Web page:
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Cited by 5 (3 self)
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We present new and improved methods for efficient shortestpath query processing. Our methods are tailored to work for two specific classes of graphs: graphs with small treewidth and complex networks. Seemingly unrelated at first glance, these two classes of graphs have some commonalities: complex networks are known to have a core–fringe structure with a dense core and a treelike fringe. Our main contributions are efficient algorithms and data structures on three different levels. First, we provide two new methods for graphs with small but not necessarily constant treewidth. Our methods achieve new tradeoffs between space and query time. Second, we present an improved treedecompositionbased method for complex networks, utilizing the methods for graphs with small treewidth. Third, we extend our method to handle the highly interconnected core with existing exact and approximate methods. We evaluate our algorithms both analytically and experimentally. We prove that our algorithms for lowtreewidth graphs achieve improved tradeoffs between space and query time. Our experiments on several realworld complex networks further confirm the efficiency of our methods: Both the exact and the hybrid method have faster preprocessing and query times than existing methods. The hybrid method in particular provides an improved tradeoff between space and accuracy.
Robust MultiChannel Wireless Networks
"... Abstract—One wants to deploy an nnode multichannel wireless network in an environment that is inaccessible for repairs and/or that contains malicious adversaries. One wants to design the network to be robust in the following strong sense. Even if any set of m < n nodes is disabled, one still wa ..."
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Cited by 1 (0 self)
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Abstract—One wants to deploy an nnode multichannel wireless network in an environment that is inaccessible for repairs and/or that contains malicious adversaries. One wants to design the network to be robust in the following strong sense. Even if any set of m < n nodes is disabled, one still wants all of the surviving n − m nodes to be able to communicate with one another. We present a mathematical model for multichannel wireless network that facilitates the problem of designing such networks with desired properties. We then present a scalable, deterministic design strategy that produces robust networks that are: (a) within a factor of 2 of optimal in size and complexity; (b) powerefficient, in that nodes attempt to communicate with nearer neighbors before trying more remote ones. I. THE ROBUSTNETWORK PROBLEM Advances in technology allow us to deploy increasingly
AN EDGE DELETION MODEL FOR COMPLEX NETWORKS
"... Abstract. We propose a new random graph model—Edge Popularity—for the web graph and other complex networks, where edges are deleted over time and an edge is chosen to be deleted with probability inversely proportional to the indegree of the destination. We show that with probability tending to one ..."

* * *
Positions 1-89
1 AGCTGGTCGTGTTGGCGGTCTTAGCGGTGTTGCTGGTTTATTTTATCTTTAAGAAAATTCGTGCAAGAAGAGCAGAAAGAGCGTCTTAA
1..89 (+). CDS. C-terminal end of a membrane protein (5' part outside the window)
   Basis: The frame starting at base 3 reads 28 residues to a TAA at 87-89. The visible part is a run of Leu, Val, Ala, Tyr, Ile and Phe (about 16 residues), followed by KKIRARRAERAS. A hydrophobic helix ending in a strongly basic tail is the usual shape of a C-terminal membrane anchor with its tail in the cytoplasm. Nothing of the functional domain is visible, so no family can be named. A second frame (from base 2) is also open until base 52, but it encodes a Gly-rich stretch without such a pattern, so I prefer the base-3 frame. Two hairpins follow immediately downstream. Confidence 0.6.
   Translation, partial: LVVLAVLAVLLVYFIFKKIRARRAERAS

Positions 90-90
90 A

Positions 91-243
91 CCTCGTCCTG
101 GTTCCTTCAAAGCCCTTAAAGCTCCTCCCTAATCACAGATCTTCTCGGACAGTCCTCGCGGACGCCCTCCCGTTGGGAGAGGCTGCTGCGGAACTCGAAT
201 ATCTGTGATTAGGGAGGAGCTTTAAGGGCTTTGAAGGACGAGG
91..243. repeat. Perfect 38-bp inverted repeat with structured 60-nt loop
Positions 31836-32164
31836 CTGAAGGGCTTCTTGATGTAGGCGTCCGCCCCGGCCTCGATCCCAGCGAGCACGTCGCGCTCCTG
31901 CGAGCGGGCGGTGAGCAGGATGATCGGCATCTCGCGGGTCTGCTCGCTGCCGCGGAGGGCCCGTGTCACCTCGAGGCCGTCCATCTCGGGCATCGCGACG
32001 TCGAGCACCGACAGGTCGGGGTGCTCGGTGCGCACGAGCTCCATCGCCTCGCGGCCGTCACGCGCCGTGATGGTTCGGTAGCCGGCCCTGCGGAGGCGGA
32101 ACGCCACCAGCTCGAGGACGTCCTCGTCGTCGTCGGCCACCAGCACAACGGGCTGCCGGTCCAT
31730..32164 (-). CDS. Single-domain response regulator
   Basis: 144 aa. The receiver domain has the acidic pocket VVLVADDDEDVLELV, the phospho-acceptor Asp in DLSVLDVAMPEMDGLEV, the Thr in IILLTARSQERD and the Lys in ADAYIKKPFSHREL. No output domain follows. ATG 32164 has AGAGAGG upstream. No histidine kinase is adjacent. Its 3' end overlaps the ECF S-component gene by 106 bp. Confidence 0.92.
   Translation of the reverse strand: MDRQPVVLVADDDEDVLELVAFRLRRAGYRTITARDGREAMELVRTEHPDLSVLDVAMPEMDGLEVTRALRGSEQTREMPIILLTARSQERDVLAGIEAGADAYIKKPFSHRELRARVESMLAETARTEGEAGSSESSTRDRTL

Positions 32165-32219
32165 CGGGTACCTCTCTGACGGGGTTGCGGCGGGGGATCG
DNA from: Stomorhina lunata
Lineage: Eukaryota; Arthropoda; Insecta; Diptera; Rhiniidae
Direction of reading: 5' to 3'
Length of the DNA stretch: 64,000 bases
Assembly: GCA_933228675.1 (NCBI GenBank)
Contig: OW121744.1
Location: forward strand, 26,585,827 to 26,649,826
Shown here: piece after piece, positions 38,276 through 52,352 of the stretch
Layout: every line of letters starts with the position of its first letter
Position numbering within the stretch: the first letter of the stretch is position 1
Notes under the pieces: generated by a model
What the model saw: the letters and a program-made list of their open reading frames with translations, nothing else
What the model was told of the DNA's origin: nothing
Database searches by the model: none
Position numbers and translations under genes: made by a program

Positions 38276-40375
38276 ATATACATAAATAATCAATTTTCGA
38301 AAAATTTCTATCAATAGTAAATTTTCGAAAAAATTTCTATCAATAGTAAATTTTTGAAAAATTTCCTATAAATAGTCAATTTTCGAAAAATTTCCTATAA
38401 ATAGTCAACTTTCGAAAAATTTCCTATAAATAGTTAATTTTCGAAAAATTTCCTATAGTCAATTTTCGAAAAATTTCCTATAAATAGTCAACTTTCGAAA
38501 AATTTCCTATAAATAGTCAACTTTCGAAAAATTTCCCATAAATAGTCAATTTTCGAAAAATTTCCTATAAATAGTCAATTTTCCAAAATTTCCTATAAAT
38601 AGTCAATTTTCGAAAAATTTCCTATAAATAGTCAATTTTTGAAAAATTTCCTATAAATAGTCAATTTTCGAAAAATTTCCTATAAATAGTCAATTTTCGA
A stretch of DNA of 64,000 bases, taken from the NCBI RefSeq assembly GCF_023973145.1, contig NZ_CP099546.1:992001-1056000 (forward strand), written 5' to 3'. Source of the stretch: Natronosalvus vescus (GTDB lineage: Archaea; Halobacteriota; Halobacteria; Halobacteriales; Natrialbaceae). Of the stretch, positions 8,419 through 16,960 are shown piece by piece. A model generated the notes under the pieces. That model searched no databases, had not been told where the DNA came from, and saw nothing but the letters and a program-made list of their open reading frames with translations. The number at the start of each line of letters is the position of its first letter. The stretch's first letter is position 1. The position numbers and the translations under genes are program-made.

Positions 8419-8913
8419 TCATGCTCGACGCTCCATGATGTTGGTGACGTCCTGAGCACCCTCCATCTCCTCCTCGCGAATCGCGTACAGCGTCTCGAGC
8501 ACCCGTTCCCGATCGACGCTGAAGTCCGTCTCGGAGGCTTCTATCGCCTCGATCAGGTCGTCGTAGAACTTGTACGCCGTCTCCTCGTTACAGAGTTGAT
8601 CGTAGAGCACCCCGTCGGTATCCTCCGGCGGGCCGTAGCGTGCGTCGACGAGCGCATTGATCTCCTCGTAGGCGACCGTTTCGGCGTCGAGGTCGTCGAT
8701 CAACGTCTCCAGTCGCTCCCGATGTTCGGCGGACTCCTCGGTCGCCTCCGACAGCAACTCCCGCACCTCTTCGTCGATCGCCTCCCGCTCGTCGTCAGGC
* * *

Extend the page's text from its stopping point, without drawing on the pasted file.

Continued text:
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Abstract. We propose a new random graph model—Edge Popularity—for the web graph and other complex networks, where edges are deleted over time and an edge is chosen to be deleted with probability inversely proportional to the indegree of the destination. We show that with probability tending to one as time tends to infinity, the model generates graphs whose degree distribution follows a power law. Depending on the parameters of the model, the exponent of the power law can be any number in (2,∞). 1.
Infinite Limits of Stochastic Graph Models
"... We present new generalized copying models for massive selforganizing networks such as the web graph, and analyze their limit behaviour. Our model is motivated by a desire to unify common design elements of the copying models of the web graph, and the partial duplication model for biological net ..."
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We present new generalized copying models for massive selforganizing networks such as the web graph, and analyze their limit behaviour. Our model is motivated by a desire to unify common design elements of the copying models of the web graph, and the partial duplication model for biological networks. In these models, new nodes copy (with some error) the link structure of existing nodes, and a certain number of random links may be added to the new node that can link to any of the existing nodes. In our new models, a function # parameterizes the number of random links, and thereby allows for the analysis of threshold behaviour.
Averagecase analysis for combinatorial problems
, 2006
"... This thesis considers the average case analysis of algorithms, focusing primarily on NPhard combinatorial optimization problems. It includes a catalog of distributions frequently used in averagecase analysis and a collection of mathematical tools that have been useful in studying these distributio ..."
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This thesis considers the average case analysis of algorithms, focusing primarily on NPhard combinatorial optimization problems. It includes a catalog of distributions frequently used in averagecase analysis and a collection of mathematical tools that have been useful in studying these distributions. The bulk of the thesis consists of casestudies in averagecase analysis of algorithms. Algorithms for 3SAT, Subset Sum, Strong Connectivity, Stochastic Minimum Spanning Tree, and Uncapacitated Facility Location are analyzed on random instances.